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Old 03-31-2016, 08:04 AM   #93
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I think Codger's experience is more in line with what is seen on the current models. I don't know the nature of his engines.
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Old 03-31-2016, 06:47 PM   #94
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Baker,
Get a grip ... the current is usually fly crap even w my 6 knot boat.
Sure is easy to tell when you've got one foot in the cockpit.
Hey Eric, get a grip. This is all mental masturbation anyway. For 99% of us, if we need fuel, we will just stop and get it. And we will plan our trips with fuel stops in mind. We all have a very good idea of the range of our boats. And if you think a 2 knot current in a 6 knot boat is insignificant, so be it. It irritates me when my 18knot cruise is cut back to 16.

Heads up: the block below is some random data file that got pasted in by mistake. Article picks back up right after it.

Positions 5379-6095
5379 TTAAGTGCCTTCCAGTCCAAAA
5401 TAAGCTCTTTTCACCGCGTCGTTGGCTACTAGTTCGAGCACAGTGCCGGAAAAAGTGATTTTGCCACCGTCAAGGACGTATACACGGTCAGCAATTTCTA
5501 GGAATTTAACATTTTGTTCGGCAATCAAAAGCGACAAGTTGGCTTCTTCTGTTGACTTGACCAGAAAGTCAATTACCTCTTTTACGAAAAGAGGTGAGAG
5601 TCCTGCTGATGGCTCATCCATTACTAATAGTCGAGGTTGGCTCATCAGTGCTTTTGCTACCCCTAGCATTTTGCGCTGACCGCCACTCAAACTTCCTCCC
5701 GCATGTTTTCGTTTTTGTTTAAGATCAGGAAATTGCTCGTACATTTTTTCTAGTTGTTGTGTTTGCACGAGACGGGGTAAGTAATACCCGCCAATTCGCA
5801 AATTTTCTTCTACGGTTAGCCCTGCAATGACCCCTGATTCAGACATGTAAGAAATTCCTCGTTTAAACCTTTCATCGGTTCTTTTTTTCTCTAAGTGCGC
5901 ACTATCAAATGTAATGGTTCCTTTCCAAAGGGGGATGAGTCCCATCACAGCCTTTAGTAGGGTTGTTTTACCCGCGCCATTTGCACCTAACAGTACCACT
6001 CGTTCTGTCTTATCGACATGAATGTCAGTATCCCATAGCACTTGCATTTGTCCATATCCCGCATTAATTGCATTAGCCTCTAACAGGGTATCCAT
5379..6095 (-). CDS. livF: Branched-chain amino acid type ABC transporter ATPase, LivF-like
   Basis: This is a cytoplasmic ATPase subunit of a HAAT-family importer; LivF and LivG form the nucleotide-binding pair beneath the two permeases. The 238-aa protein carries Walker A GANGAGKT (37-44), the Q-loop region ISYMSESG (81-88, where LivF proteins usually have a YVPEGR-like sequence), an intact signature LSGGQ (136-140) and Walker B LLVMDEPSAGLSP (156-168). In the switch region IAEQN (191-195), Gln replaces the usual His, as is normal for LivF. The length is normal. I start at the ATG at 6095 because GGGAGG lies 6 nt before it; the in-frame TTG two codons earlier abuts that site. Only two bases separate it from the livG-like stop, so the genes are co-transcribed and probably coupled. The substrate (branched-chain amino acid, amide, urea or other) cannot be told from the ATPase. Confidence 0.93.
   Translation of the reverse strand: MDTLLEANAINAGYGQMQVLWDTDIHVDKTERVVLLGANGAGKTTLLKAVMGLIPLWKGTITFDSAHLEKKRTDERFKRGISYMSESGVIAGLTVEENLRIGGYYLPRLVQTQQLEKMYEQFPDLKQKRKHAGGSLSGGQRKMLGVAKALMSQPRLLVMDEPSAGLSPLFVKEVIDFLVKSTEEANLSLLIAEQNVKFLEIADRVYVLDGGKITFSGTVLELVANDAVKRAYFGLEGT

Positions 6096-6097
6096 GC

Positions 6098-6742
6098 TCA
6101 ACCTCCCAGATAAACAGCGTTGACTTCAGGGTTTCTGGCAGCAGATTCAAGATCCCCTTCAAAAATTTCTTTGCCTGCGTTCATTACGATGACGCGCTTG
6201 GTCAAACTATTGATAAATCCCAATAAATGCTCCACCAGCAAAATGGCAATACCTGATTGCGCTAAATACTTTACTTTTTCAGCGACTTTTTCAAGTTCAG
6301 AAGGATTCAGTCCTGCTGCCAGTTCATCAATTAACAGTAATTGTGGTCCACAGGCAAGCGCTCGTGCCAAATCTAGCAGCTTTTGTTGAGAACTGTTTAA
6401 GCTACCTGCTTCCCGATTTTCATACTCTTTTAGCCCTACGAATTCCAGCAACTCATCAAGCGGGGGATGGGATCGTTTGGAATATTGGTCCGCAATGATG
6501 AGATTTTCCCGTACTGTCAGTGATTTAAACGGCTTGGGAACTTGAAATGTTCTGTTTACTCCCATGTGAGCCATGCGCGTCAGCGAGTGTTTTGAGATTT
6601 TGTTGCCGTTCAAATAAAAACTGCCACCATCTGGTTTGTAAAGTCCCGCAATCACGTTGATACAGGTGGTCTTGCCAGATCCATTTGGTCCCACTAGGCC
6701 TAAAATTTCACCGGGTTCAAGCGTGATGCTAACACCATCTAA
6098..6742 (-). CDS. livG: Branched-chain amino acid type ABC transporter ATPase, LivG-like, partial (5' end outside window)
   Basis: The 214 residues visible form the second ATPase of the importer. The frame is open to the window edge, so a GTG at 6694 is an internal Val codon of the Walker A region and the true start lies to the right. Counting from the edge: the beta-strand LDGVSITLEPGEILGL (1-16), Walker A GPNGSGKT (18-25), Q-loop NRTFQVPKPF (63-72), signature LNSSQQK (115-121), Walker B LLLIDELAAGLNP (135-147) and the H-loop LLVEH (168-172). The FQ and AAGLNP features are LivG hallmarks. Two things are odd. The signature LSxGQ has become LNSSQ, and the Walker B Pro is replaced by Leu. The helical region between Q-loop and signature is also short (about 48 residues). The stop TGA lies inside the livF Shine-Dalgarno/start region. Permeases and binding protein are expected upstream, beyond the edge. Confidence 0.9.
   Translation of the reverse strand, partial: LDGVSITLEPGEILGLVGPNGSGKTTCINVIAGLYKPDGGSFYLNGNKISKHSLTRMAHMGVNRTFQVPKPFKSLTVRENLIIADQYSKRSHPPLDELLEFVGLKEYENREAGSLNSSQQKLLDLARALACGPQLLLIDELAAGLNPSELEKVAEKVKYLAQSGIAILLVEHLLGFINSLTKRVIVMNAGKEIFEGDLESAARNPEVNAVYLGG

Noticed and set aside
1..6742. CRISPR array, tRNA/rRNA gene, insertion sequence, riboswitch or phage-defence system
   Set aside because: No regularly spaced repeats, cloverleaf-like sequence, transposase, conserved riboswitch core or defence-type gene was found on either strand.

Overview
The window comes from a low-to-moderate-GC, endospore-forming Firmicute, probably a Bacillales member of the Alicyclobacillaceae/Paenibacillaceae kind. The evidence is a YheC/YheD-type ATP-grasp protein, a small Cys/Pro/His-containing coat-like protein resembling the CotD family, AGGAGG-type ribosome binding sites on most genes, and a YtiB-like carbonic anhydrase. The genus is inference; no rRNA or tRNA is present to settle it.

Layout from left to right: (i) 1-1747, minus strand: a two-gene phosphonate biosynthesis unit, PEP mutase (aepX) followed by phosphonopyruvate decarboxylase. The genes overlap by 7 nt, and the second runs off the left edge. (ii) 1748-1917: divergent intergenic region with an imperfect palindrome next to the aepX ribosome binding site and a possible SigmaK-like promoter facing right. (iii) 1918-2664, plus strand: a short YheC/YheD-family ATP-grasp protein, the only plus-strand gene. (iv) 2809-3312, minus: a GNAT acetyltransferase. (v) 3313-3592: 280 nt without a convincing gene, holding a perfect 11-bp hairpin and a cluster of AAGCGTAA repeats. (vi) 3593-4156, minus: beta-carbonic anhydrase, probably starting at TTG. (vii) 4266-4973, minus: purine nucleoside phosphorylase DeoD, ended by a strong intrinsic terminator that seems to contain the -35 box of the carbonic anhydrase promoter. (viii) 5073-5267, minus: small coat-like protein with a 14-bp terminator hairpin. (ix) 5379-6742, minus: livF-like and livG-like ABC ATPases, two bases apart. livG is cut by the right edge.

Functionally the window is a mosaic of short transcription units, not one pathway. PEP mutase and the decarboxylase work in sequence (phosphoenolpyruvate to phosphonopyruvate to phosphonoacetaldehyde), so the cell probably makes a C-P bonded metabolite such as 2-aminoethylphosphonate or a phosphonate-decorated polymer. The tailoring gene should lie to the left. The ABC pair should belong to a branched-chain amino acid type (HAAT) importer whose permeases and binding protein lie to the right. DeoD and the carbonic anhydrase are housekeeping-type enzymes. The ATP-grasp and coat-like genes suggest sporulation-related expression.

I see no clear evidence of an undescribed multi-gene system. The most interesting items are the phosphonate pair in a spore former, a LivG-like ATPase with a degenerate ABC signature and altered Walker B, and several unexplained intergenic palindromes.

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Old 03-31-2016, 08:59 PM   #95
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John,
So be it .....
You live in a different world. We almost don't need to stop for fuel going to Ketchikan. We always stop once. We just don't need to worry about the fuel burn or the range. If we experience current (head current?) that slows us down a bit we'll pick an anchorage 10 miles closer to anchor. I remember bucking 4 knots of tidal flow in Knight Inlet knocking us down to two knots for 2 or 3hrs. Two hours later we were in a channel running w an 4 knot current making 10 knots. This bucking current worrying about getting where you want to go just seems sorta up tight to me.

That reminds me ... gotta get more fuel.